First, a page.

They have helped the MSA raise funds, assist with department events, and have even catered the Reciprocal Meats Conwference in 1984 for the MSA and Animal and Food Sciences Department.

In October 2011, they hosted the first Agricultural Education and Communications Alumni Homecoming dinner. They cooked a home style, chicken fried steak meal in order to raise money for the alumni department and scholarship funds. They have also provided their wagon for the AFS Homecoming events.

Monica and Farris said they treasure the time spent as students at Texas Tech. Now that they are alumni, they are actively involved in the Animal Science and Agricultural Education and Communication alumni associations. Their involvement is directly related to the great experiences they had as students. They want current students to have just as positive as an experience as they did.

Monica was a member of the Meats Judging Team in 1981. Monica and her classmates started the MSA at Texas Tech and the endowment fund for judging members. The main goal of the association is to support the Meats Judging Team and assist students with financial tuition and traveling costs. Monica remembers the reason for starting the MSA many years ago: to financially help future students in the judging programs.

“It’s gratifying to realize that many years later, what you started does make a difference to the students today,” Monica said.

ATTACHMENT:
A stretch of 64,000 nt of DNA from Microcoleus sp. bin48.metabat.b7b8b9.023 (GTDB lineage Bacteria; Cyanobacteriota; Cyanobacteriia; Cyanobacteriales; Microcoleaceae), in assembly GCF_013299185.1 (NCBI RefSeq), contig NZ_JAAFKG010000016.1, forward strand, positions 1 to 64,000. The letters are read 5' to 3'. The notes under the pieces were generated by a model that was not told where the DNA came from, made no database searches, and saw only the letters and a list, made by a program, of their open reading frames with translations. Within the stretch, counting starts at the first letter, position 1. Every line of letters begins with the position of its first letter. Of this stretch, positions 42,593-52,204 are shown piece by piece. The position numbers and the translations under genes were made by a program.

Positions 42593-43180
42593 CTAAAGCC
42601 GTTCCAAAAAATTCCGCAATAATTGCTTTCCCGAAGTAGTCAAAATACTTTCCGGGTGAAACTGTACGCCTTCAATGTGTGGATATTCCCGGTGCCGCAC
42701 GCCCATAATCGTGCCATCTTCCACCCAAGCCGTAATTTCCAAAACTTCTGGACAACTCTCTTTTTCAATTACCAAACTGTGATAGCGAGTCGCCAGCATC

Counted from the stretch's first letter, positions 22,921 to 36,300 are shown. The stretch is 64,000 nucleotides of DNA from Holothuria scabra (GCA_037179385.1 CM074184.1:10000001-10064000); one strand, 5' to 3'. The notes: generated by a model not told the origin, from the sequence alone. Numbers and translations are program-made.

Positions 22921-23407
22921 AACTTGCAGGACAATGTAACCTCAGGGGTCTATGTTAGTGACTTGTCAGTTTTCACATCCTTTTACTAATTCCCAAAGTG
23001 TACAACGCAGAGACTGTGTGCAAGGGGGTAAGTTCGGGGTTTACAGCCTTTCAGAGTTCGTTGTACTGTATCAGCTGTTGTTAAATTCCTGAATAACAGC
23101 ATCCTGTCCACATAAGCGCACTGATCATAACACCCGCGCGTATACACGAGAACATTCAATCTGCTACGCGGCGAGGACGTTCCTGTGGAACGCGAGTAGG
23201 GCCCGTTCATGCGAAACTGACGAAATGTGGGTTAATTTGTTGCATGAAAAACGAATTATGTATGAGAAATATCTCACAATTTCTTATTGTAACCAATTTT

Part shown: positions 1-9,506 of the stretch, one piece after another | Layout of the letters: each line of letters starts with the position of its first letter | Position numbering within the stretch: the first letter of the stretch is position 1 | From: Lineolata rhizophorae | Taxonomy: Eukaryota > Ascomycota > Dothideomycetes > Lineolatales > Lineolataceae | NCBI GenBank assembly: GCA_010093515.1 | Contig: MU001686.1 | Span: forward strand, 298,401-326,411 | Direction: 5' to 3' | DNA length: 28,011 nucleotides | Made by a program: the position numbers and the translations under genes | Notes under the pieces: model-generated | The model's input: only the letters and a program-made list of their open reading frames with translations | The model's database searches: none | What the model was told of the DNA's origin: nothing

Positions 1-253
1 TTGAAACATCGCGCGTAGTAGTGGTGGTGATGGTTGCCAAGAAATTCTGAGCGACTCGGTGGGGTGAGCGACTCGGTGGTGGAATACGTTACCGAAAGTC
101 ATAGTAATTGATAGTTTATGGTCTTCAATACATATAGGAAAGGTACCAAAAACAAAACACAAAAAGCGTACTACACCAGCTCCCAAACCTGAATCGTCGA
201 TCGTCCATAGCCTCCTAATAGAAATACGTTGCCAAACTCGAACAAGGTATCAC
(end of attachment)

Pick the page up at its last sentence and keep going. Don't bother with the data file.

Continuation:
Monica said she knows the MSA and judging endowment are crucial to the students who participate. She is confident this will be a program that continues to help students for years to come.

“Meats team students get a scholarship, have vans to travel in, and have a support group. It’s important to support these students, financially and personally.” Monica said.

Even in 1981, Monica and Farris knew they would be Red Raiders for life. Their love and dedication for the school is unfaltering. And it’s the alumni association and their friends who keep the Hightowers connected with the school.
Through alumni involvement and wagon cook-offs, the Hightowers are truly dedicated to helping others and working to build legacies for future generations.

“If there is one hope for the folks who will graduate from Tech,” Farris said, “they will recognize the fact that it is a great opportunity to help future generations in any way you can.”¬†